When switching from a conventional bicycle to a motorbike, you’ll need to take your time and develop your skills, just as you would with clutch lever control.
Because street motorcycles are so much heavier than the pedal bicycles most people are used to, their braking power and sensitivity often astounds them.
When it comes to braking, motorcycles differ from automobiles. Because both brakes should not constantly be used, the vast majority of motorbikes have separate front and rear brakes.
The front brake is operated by a hand lever on the right side of the handlebars. It will be extremely beneficial to your riding career.
Some of my students have told me that they were taught not to use the front brake because it is risky. Only riders who don’t know how to use the front brake are at risk.
On a typical motorbike, the front brake provides 70 percent of the stopping power, and much more on high-performance style bikes. This occurs as a result of weight shifting to the front tyre while braking.
Some riders may regard the front brake as unsafe because no one taught them how to utilise it properly.
When applying the brake, use all four fingers, just like you did with the clutch, and be sure to return them to the hand grip when you’re done.
There should be very little dead zone movement in the lever while applying the front brake, so be cautious right away. You always apply brakes, not grasp them, regardless of the situation.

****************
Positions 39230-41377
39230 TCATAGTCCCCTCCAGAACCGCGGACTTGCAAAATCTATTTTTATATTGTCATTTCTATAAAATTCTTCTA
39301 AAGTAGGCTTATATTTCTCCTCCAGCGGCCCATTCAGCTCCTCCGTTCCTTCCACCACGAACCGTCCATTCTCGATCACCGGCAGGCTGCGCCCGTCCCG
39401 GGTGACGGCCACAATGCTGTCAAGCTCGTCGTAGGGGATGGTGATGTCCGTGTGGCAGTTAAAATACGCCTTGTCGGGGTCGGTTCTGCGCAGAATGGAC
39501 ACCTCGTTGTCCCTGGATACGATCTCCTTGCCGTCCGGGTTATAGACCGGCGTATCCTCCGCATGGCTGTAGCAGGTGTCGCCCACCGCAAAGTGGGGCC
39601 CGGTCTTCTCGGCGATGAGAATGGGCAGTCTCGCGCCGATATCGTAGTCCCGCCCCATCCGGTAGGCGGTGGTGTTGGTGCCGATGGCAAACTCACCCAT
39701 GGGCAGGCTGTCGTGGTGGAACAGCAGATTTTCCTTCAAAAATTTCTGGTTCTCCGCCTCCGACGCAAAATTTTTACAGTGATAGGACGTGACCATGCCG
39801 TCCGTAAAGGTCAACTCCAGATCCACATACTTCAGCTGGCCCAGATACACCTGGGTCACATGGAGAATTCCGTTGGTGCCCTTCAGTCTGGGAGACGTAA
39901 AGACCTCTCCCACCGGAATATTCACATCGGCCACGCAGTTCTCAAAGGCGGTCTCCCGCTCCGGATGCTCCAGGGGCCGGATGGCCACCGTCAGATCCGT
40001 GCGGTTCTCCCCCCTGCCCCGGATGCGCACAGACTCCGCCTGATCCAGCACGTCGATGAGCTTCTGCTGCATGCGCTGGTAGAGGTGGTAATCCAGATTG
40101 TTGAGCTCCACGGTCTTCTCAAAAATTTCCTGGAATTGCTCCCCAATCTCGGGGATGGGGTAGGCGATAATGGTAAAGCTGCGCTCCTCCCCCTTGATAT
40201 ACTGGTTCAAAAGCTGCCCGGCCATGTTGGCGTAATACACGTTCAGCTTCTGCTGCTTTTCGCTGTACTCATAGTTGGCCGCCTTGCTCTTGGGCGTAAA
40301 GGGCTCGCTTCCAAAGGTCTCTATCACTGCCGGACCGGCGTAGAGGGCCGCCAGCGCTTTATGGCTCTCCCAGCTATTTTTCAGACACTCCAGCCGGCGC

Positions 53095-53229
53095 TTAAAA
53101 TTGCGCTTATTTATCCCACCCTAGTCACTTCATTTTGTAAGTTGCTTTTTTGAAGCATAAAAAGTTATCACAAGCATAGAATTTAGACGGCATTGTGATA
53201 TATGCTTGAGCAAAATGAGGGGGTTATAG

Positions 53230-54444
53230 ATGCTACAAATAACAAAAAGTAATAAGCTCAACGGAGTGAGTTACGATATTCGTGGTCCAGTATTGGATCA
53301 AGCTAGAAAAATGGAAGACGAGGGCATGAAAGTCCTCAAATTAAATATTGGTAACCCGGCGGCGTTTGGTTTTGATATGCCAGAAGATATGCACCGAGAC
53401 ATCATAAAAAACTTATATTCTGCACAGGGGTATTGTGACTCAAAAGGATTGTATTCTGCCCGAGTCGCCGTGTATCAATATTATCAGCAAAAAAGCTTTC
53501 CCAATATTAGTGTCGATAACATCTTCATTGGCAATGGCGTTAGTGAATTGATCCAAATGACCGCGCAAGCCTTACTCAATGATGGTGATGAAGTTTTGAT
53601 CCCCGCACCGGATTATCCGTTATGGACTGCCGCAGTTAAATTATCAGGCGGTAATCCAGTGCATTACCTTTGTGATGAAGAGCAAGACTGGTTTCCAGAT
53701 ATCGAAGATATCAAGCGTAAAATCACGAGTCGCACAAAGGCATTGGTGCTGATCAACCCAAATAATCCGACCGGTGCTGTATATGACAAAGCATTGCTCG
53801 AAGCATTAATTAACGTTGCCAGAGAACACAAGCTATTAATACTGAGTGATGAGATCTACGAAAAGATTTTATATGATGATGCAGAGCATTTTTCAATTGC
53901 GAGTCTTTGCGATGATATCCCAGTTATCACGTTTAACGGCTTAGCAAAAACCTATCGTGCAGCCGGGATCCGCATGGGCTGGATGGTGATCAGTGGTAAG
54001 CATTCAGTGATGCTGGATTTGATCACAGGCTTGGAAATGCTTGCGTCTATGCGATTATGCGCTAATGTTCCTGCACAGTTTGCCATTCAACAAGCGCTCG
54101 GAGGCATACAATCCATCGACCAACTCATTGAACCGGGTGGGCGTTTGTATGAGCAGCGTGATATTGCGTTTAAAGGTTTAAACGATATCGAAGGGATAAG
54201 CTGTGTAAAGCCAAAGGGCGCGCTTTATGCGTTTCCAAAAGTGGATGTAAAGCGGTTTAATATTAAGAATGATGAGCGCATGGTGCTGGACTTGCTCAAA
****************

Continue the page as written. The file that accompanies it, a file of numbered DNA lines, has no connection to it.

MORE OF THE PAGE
When teaching pupils how to operate the front brake, one of the techniques I teach them is to apply pressure on the lever one finger at a time.
- This avoids using too much pressure right off the bat and makes the brake application more predictable.
- There are techniques that allow you to use your front brakes while in a turn however as a new rider it is in your best interest to avoid using the front brake when turning.
The rear brake is located just ahead of the right footpeg. Although the rear brake does not have the same stopping force as the front brake, it is more adaptable and vital.
Although the rear brake only provides about 30% stopping power, it can be employed in practically any situation that requires slowing and stopping.
The brake is simple to operate. All you have to do is use the ball of your foot to gradually apply pressure on the brake control. The rest is just a matter of getting used to it.
The rear brake has a dual purpose: it may be used to balance the bike and make it easier to manoeuvre at low speeds, making it ideal for parking lots, low-speed residential neighbor hoods, and so on.
CLUTCH AND BRAKING EXERCISE
- You will need a paved flat roadway or parking lot.
- Pick up where the earlier exercise left off: ready position with the bike in gear.
- Instead of only partially releasing the clutch you will be slowly releasing the clutch all the way, so that the bike may start moving and pay attention to where in the clutch travel path the bike starts to inch forward.
- Make sure to put your left leg back onto the peg once you are moving.
- Be sure that both hands are back on the hand grips
- Go about 15-20 ft
- Pull in the clutch
- Apply both brakes evenly and gradually until you come to stop. Don’t forget to put the leg back down when you stop.
- Practice only putting your left leg down as you should be using your right foot for the rear brake.